Filling your home or space with windows is always a wonderful addition, allowing natural light and fresh air into your space. However, glass windows, of course, are not the most soundproof. And there are times that in addition to sound, you may prefer that air and light aren’t able to enter your room, so you’re thinking of using a window plug.
Window plugs are easy to make by layering thin boards, a soundproof mat, and acoustic foam. Simply measure your window space, cut and glue the materials together, and insert them into your window.
Making your own window plug is an extremely cost-effective project, especially when you compare the cost to soundproof windows. For a more detailed step-by-step guide to creating a window plug, feel free to follow along. By following these steps, you will have created an effective window plug to soundproof your space.
Consider Purpose, Style, and Size of Window
Before you start making your window plug, it is important to determine what the purpose of the window plug will be. In addition to the purpose of the window plug, what is the purpose of the window? Fortunately, window plugs can be made to be removable, so they will not permanently affect the purpose of the window.
When considering the purpose of the window, the obvious benefits and purpose are likely the light and air it allows into your space. And the purpose of the window plug may be to lessen the sound of traffic outside of your home. Adding a handle to make your window plug easily removable and also will still allow air and light into your home, but when you need to stop sound pollution, the plug can be inserted.
The style and size of the window will also affect the type of plug you want to make. Familiarize yourself with your windows, whether they are flush against the wall or have a shallow or deep window sill. These things will all lead you to make some adjustments as you make your window plug.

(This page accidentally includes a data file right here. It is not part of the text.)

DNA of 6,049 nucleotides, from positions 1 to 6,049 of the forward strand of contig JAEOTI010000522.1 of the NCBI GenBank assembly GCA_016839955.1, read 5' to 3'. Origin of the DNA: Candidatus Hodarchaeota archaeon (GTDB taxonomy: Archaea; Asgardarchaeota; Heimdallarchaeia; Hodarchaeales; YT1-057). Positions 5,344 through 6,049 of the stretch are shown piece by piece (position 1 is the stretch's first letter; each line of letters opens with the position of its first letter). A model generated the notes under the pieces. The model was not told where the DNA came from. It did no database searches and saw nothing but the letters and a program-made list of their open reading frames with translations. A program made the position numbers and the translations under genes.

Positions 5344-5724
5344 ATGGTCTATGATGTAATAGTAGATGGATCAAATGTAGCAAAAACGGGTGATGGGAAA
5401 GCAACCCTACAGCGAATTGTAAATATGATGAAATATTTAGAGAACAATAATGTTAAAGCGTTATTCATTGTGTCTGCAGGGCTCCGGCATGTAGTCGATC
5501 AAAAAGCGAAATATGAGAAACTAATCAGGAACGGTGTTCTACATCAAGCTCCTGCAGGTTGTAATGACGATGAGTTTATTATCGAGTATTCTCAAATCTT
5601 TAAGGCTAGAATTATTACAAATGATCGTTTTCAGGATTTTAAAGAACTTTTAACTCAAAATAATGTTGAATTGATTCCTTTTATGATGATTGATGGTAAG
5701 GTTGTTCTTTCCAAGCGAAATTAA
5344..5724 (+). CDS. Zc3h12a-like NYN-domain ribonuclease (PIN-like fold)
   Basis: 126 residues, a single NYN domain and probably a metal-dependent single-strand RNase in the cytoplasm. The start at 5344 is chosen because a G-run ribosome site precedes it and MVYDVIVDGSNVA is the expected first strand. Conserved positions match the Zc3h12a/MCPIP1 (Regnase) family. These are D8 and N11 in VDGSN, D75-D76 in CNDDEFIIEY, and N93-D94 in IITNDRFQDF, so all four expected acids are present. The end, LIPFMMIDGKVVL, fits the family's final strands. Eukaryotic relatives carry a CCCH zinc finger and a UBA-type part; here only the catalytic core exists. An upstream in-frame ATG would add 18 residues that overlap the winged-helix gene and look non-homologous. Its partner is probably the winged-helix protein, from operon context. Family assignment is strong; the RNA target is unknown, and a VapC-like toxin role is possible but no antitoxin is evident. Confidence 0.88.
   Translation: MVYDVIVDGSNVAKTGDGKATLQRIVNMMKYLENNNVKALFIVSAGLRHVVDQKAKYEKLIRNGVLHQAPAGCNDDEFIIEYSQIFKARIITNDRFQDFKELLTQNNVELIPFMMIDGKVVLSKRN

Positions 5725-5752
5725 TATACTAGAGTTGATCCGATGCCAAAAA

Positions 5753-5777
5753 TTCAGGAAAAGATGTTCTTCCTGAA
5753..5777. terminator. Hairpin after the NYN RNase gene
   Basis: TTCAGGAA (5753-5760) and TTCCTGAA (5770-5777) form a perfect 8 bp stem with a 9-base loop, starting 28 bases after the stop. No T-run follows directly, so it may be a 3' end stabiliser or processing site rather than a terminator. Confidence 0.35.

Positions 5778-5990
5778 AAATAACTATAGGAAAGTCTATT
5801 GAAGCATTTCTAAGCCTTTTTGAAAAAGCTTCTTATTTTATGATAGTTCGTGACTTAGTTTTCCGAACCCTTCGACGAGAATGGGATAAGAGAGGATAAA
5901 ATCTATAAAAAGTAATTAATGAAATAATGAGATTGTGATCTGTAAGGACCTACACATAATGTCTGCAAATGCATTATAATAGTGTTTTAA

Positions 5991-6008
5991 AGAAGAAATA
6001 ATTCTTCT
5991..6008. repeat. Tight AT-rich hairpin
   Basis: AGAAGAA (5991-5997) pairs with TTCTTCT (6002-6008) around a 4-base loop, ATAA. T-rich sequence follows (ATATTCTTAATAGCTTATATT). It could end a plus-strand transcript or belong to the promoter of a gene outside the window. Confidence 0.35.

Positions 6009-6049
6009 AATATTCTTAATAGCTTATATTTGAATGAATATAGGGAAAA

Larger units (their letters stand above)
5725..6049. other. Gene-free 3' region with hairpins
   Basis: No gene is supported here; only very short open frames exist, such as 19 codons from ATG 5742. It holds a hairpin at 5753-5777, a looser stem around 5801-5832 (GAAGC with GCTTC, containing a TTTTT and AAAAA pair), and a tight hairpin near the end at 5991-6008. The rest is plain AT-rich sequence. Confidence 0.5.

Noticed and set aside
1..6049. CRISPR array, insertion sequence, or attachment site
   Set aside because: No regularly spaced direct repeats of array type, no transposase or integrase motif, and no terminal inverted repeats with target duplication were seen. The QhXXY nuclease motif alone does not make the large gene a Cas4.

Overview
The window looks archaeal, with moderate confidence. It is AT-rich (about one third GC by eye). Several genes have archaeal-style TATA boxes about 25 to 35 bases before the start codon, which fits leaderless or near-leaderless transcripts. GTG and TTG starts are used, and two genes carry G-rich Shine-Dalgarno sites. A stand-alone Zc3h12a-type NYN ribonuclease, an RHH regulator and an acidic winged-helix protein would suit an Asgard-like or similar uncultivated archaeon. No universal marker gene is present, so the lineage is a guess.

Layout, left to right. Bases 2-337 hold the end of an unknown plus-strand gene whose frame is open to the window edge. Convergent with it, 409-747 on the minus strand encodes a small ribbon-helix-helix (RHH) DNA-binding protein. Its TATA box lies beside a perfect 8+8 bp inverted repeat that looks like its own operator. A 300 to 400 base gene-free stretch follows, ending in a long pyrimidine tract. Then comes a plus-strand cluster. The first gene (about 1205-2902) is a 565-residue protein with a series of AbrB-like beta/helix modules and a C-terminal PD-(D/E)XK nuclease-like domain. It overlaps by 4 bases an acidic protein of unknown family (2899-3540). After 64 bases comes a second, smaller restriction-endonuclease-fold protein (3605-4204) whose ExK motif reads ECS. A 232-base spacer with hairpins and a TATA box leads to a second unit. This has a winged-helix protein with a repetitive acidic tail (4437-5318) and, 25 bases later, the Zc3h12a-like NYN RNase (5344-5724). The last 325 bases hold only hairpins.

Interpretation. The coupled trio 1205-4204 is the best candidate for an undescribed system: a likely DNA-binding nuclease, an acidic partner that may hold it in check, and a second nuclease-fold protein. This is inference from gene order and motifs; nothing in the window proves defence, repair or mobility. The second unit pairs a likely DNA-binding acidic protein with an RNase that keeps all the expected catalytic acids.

There are a few different measurements you will want to get from your window before you start shopping for materials. Of course, it is essential to know both the width and height of your window. You will also need to know the depth of the window to determine the thickness of your window plug. Measure from the window to the edge of the sill to get your depth measurement.
It is important to note and your window plug will not press up against the window. You will want to leave one to two inches of space between the window and the plug. So if your window to the edge of the sill measures 5 in (12.7 cm) deep, your window plug will be between 3 and 4 in (7.8 and 10.16 cm). This “dead space” will give soundwaves space to ricochet and ultimately cancel themselves out.
Unlike the depth, the width and height measurements will be the exact measurements you will want to use when cutting materials for your window plug. The plug must fit airtight into the window for the highest performance.
Gather Tools and Materials
You will need some handheld tools to get this project started. You will also need to purchase the materials needed to create the window plug. Luckily, not many tools or materials are required for this easy project. Everything you need will be easily found at any hardware store or ordered online.
The tools you will need are:
- A tape measure
- A saw
- A level
- A square
- A utility knife
- A drill and screws if choosing to attach handles
- Caulking gun, depending on the type of glue you choose to use
As far as the materials you will need, you will have a few options. Your budget plus how effective you want your window plug to be will help you determine what materials will work best for your specific project. You will be looking for three different types of materials to create the three layers of your window plug.
The soundproof materials you will need are:
- Wooden board
- Soundproof Mat
- Acoustic foam
Other materials you may need include:
- Spray adhesive or bond of choice
- Pull handles, if creating a removable window plug
- Fabric if you want to make the appearance of the plug more appealing
Higher density materials are going to be higher performing when it comes to soundproofing. For instance, a medium-density fiberboard (MDF) is a heavier material that will block soundwaves more effectively than a piece of plywood will. However, plywood is a more budget-friendly option and would still do the trick.
When looking for a soundproof mat, mass loaded vinyl (MLV) seems to be the highest-performing material. MLV damps or reflects the sound before it has the chance to build up. For acoustic foam, neoprene foam is a common selection. Seek advice and insight from employees of the hardware store as you select your materials.
Making a Window Plug: A Step-by-Step Guide
1. Cut the Board
Draw the width and height measurements on your piece of plywood or MDF, remembering these should be the exact measurements as the window to create the tightest fit. Use your square to be sure you get exactly 90° angles. Using a hand saw, or table saw, cut the MDF to size.
Once the board is cut, it may be helpful to ensure a tight fit into the window well by inserting the board into the window. Using your handheld level will also help you be sure you are cutting the board as straight as possible.
2. Cut the Soundproof Mat